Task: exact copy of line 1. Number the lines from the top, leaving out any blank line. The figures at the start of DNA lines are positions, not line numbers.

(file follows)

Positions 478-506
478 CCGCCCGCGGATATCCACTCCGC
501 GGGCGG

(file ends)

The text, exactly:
Positions 478-506